qbee42 My other car is a boat

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    Your math is okay, but your premise is incorrect. She stopped at another station on the way home, so no extra driving was required.

    Tom
     
  5. DaveinOlyWA

    DaveinOlyWA 3rd Time was Solariffic!!

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    ah yes... Northern Michigan economics... know it well, had relatives in Interlochen so very familiar with the area...

    think about the prices WE pay when you are buying fruit this summer...especially cherries... that should make you feel a little better (ps... although i live in a farming state, they run around $3.00 a POUND here
     
  6. Sheepdog

    Sheepdog C'Mere Sheepie!

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    I usually put some gas in at a couple of pips. But every day I wait it seems to go up another few cents so I filled yesterday even at half tank almost.

    So Im filling and a man walks up to me to ask about the car. He is polite and asks about the batteries, the explosion thing, and electrocution hazard stuff the idots talk about. I explain it all kindly and he asks my real mileage.

    I tell him the odometer has 300 miles. and let him look at the pump when I clicked off the second time: 5.5 gallons. Thats around 54mpg.


    Right then a light visibly went off on his face. He got it. or at least part of it. I told him about the almost zero emissions and the low carbon footprint and the low maintenance needs.


    He went away a convert I think! at least he know understands why I would buy such a vehicle. Thats the battle- one person at a time.
     
  7. rsforkner

    rsforkner Member

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    Been there, Done that! I grew up in Lansing, MI. 1946-1985. Been to Traverse area many times. Still get up to Boyne City to visit family. (summers only <grin>)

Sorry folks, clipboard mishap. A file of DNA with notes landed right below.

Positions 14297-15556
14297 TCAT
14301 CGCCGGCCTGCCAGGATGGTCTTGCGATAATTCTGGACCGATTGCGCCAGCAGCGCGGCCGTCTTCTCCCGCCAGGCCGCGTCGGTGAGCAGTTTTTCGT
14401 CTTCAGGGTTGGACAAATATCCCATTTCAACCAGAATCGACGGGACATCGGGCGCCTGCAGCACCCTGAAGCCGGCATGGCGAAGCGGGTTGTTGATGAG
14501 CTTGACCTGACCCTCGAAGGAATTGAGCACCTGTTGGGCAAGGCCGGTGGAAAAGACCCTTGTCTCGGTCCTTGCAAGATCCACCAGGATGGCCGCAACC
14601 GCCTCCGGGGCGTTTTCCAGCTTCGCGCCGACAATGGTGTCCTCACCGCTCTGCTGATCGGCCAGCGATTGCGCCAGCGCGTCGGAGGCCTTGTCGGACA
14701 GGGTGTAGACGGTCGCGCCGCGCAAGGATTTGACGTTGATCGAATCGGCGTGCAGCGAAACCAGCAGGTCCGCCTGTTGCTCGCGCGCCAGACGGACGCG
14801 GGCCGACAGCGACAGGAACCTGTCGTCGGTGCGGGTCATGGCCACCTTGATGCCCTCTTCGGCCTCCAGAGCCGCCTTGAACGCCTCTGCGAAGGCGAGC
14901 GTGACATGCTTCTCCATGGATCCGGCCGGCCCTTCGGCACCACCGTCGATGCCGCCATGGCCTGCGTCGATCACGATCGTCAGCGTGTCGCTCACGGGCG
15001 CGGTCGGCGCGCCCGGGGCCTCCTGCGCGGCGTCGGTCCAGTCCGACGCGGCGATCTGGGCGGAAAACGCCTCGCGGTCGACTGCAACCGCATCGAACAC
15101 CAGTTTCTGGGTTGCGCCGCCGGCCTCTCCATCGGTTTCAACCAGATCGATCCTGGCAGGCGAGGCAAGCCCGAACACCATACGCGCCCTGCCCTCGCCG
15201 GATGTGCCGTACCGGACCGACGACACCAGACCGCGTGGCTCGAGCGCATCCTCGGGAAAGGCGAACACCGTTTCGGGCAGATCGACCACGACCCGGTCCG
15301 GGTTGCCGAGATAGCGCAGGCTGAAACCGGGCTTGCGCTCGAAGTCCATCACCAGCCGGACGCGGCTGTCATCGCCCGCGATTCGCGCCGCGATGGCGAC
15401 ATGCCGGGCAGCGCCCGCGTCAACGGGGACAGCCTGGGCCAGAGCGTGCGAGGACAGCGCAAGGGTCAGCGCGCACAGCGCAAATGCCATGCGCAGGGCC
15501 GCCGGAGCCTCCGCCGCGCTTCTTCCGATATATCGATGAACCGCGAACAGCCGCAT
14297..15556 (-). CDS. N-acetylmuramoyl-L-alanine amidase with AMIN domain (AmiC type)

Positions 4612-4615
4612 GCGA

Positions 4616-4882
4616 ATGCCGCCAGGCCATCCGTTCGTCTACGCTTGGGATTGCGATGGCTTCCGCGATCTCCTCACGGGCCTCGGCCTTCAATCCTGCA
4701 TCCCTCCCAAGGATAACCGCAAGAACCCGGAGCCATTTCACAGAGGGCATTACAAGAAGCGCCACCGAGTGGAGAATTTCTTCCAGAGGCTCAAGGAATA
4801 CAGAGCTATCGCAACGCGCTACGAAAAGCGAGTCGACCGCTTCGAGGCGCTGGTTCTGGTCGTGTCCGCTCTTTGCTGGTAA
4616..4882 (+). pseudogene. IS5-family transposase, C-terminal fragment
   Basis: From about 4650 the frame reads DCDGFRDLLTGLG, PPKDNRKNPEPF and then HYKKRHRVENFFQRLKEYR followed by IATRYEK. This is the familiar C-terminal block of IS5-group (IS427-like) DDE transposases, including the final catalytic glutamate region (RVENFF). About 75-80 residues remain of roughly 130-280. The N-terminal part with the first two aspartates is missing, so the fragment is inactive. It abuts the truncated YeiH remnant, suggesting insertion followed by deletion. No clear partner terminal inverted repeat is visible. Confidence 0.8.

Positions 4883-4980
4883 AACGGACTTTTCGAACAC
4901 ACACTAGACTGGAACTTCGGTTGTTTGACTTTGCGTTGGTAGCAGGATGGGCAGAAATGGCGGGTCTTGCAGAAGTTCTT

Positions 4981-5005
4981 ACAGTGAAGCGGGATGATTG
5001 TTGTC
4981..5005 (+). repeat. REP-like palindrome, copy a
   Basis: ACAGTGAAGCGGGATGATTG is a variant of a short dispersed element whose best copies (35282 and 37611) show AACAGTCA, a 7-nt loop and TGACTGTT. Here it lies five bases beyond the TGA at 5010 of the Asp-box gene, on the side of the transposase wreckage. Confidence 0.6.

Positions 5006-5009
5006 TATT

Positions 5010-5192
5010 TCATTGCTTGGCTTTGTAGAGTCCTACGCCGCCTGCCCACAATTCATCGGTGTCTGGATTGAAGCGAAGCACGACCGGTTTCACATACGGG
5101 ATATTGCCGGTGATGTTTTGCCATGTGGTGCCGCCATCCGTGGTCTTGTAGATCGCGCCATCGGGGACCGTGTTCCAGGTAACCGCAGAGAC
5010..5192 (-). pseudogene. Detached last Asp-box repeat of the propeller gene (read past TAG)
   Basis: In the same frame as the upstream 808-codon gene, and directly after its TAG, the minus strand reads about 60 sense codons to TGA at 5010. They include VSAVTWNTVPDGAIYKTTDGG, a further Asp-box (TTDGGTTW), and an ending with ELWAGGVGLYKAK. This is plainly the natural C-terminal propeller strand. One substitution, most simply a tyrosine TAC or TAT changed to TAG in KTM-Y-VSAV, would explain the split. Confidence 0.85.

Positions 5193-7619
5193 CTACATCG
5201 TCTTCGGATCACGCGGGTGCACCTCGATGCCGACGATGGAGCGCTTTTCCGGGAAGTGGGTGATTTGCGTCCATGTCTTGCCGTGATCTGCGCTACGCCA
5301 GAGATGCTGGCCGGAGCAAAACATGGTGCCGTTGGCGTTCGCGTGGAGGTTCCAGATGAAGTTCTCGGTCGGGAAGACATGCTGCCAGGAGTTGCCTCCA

Here in Florida I live about 40 miles from Ft. Lauderdale, a MAJOR port. In this area we have the highest gas prices in the state, most of the time. Go figure!

    NOW DON'T GET ME STARTED ON THIS FREE MARKET AND GAS PRICES. THEY WILL SHUT ME OUT OF THE FORUM FOR PLUGGING UP THEIR CPU CAPACITY.

    Bob
     
  8. qbee42

    qbee42 My other car is a boat

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    Looks like I may have hit a nerve. ;)

    Tom
     
  9. rsforkner

    rsforkner Member

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    Please, not that I don't love the ladies but she is a he. <SMILE>

    Bob
     
  10. xsmatt81

    xsmatt81 non-AARP Member

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    funny to watch rush hour gas lines. There is a AM/PM citco? and a chevron across the street near my home. Normally AM/PM is about 6 cent's cheaper..every time I drive by it's packed, while the chevron is empty, except for anyone filling diesel, which the AMPM doesnt pump out. crazy

    can't imagine the chaos when and if it hits 5 bucks a gallon
     
  11. rsforkner

    rsforkner Member

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    The price quoted was the member price. The other point was that the price at the Shell station was the SAME as BJs. And since it was on the way home the only extra cost I incurred was a drive around the pumps at BJs to get back on the street. I did get lucky finding that station since all the rest I saw, while running around, were higher.

    Is this a great country or what?